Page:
As our group rolled out and through the sublime scenery of the Slanghoek valley the mid-morning heat was rising fast. Theunis wasn’t done with mechanicals for the day – the potholed ford across the Brede dislodged his saddle bag, sending it bouncing across the road in front of me. Just past the crossing he and Henri got busy with that friend to all Randonneurs – cable ties! As they worked a huge tour group on horesback rode past us and disappeared into the vineyards.
“Pas op – jou fiets staan in die duwweltjies”
One of the tour guides helpfully pointing out my careless error – I’d pulled off the road in the middle of a thick patch. I carefully scrubbed and inspected each tyre, luck was on my side and none had stuck in.
Some time back Henri had made the call for us to stop and fill up with cold water at the Kalabash bush pub before tackling the pass. It was a sound plan, ice water and cold sodas before tackling the climb. It was lost quickly though – the narrow, windless valley and reflected heat from the tarmac was like cycling in a blast furnace. Never has Bains kloof passed so slowly or felt so hostile. Even dousing with water didn’t help much – it was bone dry in minutes. Dotted along the winding road were spectators of The Munga – waiting expectantly for loved ones to ride through on the last stretch of their epic adventure. We’d got the news that first place had gone to John Ntuli courtesy of Henri’s cellphone over breakfast. Somewhere close behind the battle for second and third was unfolding – sadly we were up and over the pass before they came through, although we did spot the Race Director’s car coming back down the pass.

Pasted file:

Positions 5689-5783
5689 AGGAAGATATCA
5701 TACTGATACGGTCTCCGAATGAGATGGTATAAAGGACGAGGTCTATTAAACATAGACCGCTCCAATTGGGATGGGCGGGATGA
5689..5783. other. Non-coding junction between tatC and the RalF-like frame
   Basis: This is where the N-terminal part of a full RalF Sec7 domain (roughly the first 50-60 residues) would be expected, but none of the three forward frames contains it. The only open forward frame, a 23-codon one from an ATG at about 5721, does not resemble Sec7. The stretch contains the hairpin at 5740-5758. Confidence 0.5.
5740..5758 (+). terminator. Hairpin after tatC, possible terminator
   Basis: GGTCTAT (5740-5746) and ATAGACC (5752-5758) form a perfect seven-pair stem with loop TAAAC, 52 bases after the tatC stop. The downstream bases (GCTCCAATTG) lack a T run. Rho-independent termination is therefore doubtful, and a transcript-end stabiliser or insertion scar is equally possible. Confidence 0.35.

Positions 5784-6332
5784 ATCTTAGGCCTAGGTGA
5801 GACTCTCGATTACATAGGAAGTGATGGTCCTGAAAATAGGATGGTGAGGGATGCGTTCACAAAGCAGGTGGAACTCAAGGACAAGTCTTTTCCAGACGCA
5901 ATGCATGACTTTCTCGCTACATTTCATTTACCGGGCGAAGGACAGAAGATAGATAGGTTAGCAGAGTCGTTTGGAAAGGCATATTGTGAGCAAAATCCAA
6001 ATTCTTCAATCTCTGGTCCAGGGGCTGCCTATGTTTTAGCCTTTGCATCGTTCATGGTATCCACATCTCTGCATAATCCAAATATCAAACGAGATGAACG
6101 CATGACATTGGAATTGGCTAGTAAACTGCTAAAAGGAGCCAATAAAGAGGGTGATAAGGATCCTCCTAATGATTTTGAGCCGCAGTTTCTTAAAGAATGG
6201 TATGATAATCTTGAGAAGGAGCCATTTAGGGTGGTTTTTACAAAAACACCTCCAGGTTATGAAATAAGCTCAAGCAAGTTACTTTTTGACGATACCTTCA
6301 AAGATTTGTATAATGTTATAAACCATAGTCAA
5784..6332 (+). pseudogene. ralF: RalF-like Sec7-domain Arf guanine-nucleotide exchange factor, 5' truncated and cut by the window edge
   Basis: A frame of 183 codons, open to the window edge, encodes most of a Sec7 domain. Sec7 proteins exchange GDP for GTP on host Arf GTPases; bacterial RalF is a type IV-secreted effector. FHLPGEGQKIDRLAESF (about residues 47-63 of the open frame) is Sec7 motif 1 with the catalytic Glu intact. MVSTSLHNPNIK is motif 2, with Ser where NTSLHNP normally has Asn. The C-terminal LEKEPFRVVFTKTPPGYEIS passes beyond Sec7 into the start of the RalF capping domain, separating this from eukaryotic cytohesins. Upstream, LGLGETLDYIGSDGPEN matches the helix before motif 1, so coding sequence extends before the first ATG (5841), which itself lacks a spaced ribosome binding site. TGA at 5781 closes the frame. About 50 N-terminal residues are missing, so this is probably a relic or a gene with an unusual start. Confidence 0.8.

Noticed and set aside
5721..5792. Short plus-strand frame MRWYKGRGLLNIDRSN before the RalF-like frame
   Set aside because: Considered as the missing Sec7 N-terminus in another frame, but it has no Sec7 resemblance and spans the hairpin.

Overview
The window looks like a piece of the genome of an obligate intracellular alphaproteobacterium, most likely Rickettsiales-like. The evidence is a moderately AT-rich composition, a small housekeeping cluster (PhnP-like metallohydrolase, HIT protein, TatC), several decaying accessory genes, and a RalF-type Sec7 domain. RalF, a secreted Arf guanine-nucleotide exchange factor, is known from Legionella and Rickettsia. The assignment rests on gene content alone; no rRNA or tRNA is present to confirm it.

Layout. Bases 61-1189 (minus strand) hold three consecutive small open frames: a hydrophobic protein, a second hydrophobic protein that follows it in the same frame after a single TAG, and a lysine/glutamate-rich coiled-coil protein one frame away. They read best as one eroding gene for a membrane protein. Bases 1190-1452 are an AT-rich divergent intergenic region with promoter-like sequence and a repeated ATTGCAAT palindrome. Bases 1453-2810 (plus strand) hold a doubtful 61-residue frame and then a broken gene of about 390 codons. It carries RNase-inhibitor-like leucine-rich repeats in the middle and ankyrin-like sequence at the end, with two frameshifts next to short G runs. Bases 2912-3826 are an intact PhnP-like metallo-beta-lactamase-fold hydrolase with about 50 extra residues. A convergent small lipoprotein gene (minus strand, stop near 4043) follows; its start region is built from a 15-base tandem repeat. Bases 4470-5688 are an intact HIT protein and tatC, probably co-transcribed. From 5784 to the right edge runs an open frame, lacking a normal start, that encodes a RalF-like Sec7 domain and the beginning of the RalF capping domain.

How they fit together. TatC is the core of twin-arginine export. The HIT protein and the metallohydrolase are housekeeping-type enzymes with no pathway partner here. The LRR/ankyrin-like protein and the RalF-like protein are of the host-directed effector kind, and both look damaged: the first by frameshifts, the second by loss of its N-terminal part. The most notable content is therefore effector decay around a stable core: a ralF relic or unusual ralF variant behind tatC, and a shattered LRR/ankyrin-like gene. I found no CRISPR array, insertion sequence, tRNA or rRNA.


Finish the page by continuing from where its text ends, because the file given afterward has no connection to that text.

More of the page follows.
The descent down into Wellington was a welcome, cooling blast – albeit a bone shaking one, the road now more potholed than ever. Henri had to double back to collect a stray water bottle which shook loose on the way down. Even more welcome were cold, thick milkshakes at the control – plus, in my case, a swift burger and fries. Our first retiree, of the day, Shaun, pulled out at Wellington – the exertion of the climb and the oppressive heat prompting a sensible decision to withdraw.
I was surprised to find myself and Theunis in much the same circumstances within 15km of leaving the control. We’d left the control in good spirits, but the sauna cranked up a notch as we left the town behind us. The sun beat down unrelentingly on the exposed stretch of road to Hermon and, for once, the tail wind was unwelcome. Henri managed to lift his pace enough to get the merest hint of cooling air, but Theunis and I laboured along slowly – unable to break free of the stupifying heat. We faltered, and then failed. Unable to resist the temptation of a stand of trees, we dismounted and sat in the shade trying to recover. But it was too much, we were beaten. Reluctantly Theunis called good friend Hendrik Vermaak to the rescue. Hendrik has a been a strong supporter, and rider, of the Cape Audax series and once again he came to our aid. One of my favourite quotes of the day (perhaps of any Audax) came from Theunis when Hendrik asked how to find us:
“Kyk vir die ou lappe onder die boom”
As an English speaker I’m often struck by the almost poetic way Afrikaners can sum up the most bizarre of situations. Bikes cast asunder, and sprawled out by the roadside, this was one of those occasions.
Henri had waited a while for us up ahead at Hermon but on hearing we’d had to retire he rode on to Du Vlei farmstall . Markus and Derek also ended their ride at Du Vlei, but Nico and Henri pushed on to join the select few who could stand the heat of one of our toughest Cape Audaxes of the recent series.